The last hours of Jesus’ life are recorded for us by the Gospels.  They take some moments and tell the story in incredible detail.  It is almost as if they have stretched the moments to allow us time to hear every nuance, every word that is exchanged, to see every turn of the head, to make sure that no detail gets by.  It is as if it were a film that they have moved into slow motion, and it is taking longer to tell the story than it might have actually taken to happen.  They want to make sure that we see it all. 

The Gospel writers intersperse in those moments where they seem to expand time and seem to take it into slow motion and insert other sections where it is as if they want to compress the time.  They want it to pass as fast as possible.  What might have taken ten minutes is told in six or seven words.  It is a little like taking the fast-forward on your remote control and speeding the recording through a certain section.  Typically, the sections where they move us along and don’t stop to give us a lot of detail would be the type of moments that we might fast-forward if we were watching a recording at home.  These are the moments of the most gruesome part of Jesus’ last hours.  It is as if we are watching a movie and there is just simply too much gruesomeness, too much death, and we think, I just can’t watch this, and we hit the fast-forward so we can get past that part and watch the rest.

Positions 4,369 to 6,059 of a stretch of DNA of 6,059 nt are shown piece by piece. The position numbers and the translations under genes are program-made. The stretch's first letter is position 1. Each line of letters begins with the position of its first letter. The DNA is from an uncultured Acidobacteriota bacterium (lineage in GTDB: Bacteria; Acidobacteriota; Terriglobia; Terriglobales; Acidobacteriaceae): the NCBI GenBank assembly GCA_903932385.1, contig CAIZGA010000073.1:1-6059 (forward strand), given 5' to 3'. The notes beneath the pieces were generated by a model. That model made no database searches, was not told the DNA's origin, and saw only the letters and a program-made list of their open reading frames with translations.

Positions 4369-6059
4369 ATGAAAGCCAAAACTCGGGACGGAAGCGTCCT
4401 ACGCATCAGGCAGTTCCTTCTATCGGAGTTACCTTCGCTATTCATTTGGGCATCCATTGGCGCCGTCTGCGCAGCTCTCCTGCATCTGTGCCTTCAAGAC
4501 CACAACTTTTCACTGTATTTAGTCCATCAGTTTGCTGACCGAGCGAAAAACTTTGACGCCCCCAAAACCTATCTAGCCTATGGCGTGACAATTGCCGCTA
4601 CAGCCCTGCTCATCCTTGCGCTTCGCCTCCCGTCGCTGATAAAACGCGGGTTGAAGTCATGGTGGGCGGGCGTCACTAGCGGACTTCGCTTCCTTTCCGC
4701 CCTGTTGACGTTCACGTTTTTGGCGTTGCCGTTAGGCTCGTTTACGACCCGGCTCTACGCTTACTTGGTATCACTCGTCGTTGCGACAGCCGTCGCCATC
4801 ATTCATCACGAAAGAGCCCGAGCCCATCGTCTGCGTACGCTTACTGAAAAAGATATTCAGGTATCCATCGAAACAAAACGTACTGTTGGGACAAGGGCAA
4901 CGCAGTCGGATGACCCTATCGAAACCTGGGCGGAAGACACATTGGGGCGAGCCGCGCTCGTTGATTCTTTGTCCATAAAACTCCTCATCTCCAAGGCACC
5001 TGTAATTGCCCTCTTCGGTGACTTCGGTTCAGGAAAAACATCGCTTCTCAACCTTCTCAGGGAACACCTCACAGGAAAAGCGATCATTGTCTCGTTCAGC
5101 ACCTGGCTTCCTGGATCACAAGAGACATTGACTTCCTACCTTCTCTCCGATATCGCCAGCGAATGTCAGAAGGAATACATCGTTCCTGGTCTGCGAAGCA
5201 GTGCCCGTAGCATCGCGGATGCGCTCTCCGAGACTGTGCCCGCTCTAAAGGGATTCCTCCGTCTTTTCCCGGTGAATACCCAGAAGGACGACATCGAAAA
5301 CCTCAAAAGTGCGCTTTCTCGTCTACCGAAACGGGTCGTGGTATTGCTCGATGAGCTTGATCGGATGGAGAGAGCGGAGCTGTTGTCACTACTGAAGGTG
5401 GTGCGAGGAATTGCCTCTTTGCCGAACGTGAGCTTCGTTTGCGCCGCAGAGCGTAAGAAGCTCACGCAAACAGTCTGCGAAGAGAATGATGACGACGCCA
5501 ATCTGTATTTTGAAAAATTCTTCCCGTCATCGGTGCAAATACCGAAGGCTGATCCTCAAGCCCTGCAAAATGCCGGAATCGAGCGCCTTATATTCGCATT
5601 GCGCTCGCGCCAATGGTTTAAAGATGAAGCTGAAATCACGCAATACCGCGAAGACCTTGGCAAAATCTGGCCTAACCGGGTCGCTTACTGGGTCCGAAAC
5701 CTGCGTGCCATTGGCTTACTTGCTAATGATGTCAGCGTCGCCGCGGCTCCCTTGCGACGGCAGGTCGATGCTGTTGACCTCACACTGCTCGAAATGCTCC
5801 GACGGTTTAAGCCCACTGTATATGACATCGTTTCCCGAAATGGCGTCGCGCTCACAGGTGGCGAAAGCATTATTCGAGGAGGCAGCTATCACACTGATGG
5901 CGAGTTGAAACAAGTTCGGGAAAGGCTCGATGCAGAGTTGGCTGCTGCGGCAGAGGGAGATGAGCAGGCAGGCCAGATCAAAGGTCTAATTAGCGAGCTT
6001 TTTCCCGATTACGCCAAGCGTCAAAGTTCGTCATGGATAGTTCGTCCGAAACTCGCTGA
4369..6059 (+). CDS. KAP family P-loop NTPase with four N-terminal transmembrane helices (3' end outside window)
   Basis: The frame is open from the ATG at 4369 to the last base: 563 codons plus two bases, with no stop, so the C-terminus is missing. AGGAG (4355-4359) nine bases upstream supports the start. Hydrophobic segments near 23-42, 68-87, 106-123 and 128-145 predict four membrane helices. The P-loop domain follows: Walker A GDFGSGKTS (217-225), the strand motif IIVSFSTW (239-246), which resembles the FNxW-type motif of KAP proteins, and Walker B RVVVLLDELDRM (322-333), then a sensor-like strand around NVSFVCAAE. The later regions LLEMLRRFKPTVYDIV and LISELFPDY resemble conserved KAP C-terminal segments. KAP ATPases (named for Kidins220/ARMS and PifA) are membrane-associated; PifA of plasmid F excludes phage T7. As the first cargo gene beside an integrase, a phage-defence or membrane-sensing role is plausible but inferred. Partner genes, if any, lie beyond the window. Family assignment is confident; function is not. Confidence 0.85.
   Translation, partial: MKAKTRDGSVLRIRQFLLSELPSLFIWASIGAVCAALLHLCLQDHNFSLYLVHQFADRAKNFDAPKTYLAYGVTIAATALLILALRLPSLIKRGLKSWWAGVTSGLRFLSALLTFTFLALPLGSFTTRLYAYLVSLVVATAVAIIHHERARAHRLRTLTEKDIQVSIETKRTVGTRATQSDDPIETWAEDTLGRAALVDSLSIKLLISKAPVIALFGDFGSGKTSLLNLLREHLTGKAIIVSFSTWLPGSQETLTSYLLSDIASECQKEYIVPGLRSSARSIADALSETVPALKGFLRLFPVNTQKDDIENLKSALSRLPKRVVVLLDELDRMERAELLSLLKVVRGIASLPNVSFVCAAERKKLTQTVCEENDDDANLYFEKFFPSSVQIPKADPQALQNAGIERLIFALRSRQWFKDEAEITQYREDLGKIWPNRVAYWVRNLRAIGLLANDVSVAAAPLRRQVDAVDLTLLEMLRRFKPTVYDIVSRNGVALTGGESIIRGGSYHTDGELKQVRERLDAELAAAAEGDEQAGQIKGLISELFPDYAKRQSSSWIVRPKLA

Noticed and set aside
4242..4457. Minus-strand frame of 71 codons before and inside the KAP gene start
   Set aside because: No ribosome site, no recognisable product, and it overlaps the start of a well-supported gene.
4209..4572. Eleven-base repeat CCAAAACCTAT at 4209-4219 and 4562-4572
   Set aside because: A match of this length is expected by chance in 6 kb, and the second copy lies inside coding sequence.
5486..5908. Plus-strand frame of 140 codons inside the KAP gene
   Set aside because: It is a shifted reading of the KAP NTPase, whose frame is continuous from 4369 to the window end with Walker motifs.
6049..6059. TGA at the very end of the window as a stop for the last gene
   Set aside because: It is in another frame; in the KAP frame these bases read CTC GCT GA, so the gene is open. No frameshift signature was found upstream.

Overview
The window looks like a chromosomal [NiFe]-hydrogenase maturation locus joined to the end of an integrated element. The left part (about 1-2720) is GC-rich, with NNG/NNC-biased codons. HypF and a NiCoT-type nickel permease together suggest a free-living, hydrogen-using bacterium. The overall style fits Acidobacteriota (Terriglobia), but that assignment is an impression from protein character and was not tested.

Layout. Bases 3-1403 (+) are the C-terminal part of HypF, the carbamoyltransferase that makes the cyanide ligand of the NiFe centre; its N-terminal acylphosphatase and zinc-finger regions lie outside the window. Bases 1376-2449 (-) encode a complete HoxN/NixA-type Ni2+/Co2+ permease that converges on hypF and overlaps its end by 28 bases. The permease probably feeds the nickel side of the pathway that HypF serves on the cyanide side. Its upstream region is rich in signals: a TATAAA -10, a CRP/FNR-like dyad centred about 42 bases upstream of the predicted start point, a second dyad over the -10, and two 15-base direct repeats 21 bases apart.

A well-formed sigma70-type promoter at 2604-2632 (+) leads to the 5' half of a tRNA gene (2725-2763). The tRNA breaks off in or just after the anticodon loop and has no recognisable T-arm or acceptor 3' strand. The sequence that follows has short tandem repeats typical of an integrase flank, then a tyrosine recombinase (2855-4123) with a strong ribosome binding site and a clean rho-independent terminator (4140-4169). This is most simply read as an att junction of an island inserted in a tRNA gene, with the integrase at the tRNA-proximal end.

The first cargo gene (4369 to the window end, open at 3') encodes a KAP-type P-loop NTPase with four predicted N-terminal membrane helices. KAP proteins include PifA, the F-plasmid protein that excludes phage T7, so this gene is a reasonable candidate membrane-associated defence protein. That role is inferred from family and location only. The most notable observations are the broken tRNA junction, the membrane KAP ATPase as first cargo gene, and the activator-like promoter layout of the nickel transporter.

The portions that they expand and seem to move into slow motion  are the times where Jesus is interacting with people.  Three times Pilate goes out and tries to talk to the crowd.  He says, “I don’t find any guilt in him.  What do you want me to do?”  and the crowd yells, “Crucify him.”  He goes back in and talks to Jesus.  He sends Jesus to Herod.  Maybe he can pass the buck and give Jesus to Herod and Herod will make the decision, but Herod does not want to do it so he sends him back to Pilate.  We are seeing every moment of this.  We are hearing what everybody has to say.